The offering of compounds, which could be influenced by other factors including corruption, and, as such, for crimes that puts at risk the lives and health of many and/or causes death and injury to workers must end. Such law breakers must all be charged and tried in open court by an independent judge.

We call on the Minister of Human Resources, including the Department of Occupational Safety and Health, to immediately inspect all these 2,900 illegal factories in Selangor, and others in Malaysia to ensure that all laws concerning worker rights, including occupational safety and health are being complied with. It is a folly to wait until a worker dies or is injured.

Charles Hector

Apolinar Z. Tolentino, Jr.


For and on behalf the 31 listed below

Center for Orang Asli Concerns(COAC)

Electronic Industry Employees Union Southern Region Peninsular Malaysia(EIEUSRPM)/Kesatuan Sekerja Industri Elektronik Wilayah Selatan, Semenanjung Malaysia (KSIEWSSM)Persatuan Sahabat Wanita Selangor(PSWS)

Jaringan Solidariti Pekerja (JSP)

Kesatuan Pekerja Atlas Edible Ice Sdn. Bhd.

MADPET (Malaysians Against Death Penalty and Torture)

Malaysians in Action For Justice and Unity (MAJU)

National Union of Transport Equipment and Allied Industries Workers (NUTEAIW) West Malaysia

Network of Action for Migrants in Malaysia (NAMM)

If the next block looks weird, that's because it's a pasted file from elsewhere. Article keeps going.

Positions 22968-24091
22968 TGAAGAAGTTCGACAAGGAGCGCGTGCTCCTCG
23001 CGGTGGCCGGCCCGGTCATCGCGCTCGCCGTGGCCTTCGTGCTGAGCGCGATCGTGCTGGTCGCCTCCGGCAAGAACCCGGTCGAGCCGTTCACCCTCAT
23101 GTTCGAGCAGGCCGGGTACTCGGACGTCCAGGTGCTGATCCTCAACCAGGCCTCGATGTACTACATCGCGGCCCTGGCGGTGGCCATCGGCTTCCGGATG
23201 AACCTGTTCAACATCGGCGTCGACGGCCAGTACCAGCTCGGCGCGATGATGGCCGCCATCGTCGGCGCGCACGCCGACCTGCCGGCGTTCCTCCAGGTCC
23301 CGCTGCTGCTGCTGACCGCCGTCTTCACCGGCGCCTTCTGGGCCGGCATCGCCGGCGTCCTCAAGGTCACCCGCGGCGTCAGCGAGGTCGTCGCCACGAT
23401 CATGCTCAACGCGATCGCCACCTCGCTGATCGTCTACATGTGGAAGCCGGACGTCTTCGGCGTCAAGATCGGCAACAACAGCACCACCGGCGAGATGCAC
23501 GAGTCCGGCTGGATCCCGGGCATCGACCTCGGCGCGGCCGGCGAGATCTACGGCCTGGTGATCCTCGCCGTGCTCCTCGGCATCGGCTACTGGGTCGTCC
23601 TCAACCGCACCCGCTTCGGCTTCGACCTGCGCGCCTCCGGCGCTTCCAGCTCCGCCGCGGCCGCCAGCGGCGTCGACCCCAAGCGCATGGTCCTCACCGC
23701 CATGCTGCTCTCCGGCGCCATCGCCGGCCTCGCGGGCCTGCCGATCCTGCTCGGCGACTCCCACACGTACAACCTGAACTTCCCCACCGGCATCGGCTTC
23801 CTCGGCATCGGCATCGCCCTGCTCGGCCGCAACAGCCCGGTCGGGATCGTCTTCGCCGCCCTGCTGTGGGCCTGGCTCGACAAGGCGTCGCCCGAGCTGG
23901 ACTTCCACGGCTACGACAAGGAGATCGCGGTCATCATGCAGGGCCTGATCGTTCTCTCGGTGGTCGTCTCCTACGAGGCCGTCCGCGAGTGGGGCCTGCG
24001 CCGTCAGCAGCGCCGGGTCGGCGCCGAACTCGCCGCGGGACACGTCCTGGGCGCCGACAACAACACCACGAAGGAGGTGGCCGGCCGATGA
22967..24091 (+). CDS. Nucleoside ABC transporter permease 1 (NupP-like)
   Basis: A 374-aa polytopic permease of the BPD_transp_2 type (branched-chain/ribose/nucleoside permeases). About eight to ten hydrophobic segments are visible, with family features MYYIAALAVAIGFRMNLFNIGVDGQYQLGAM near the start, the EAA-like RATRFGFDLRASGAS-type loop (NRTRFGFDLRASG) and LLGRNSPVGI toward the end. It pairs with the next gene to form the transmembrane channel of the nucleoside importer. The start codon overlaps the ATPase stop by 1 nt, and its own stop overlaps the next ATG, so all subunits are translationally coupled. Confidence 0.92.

North South Initiative(NSI)

Sabah Timber Industry Employees Union (STIEU)

Sosialis Alternatif (SA)

Saya Anak Bangsa Malaysia (SABM)

Timber Employees Union Peninsular Malaysia (TEUPM)

Union of Forestry Employees Sarawak (UFES)

WH4C (Workers Hub For Change)

Building and Wood Workers International (BWI) Asia Pacific Region

Bangladesh Group Netherlands

IMA Research Foundation, Bangladesh

International Black Women For Wages For Housework

Global Women’s Strike

Labour Behind the Label, United Kingdom

Legal Action for Women, United Kingdom

MARUAH, Singapore

Myanmar Human Rights Alliances Network (MHRAN)

National Garments Workers Federation (NGWF), Bangladesh

Pakistani Christian Refugee Fellowship (PCRF)

Payday Men’s Network (UK/US)

Safety and Rights Society, Bangladesh

Women Of Color Global Women’s Strike

Worker Empowerment, Hong Kong

Dr Ronald McCoy, the founder of Nobel Peace Prize-winning anti-nuclear group International Campaign to Abolish Nuclear Weapons (ICAN)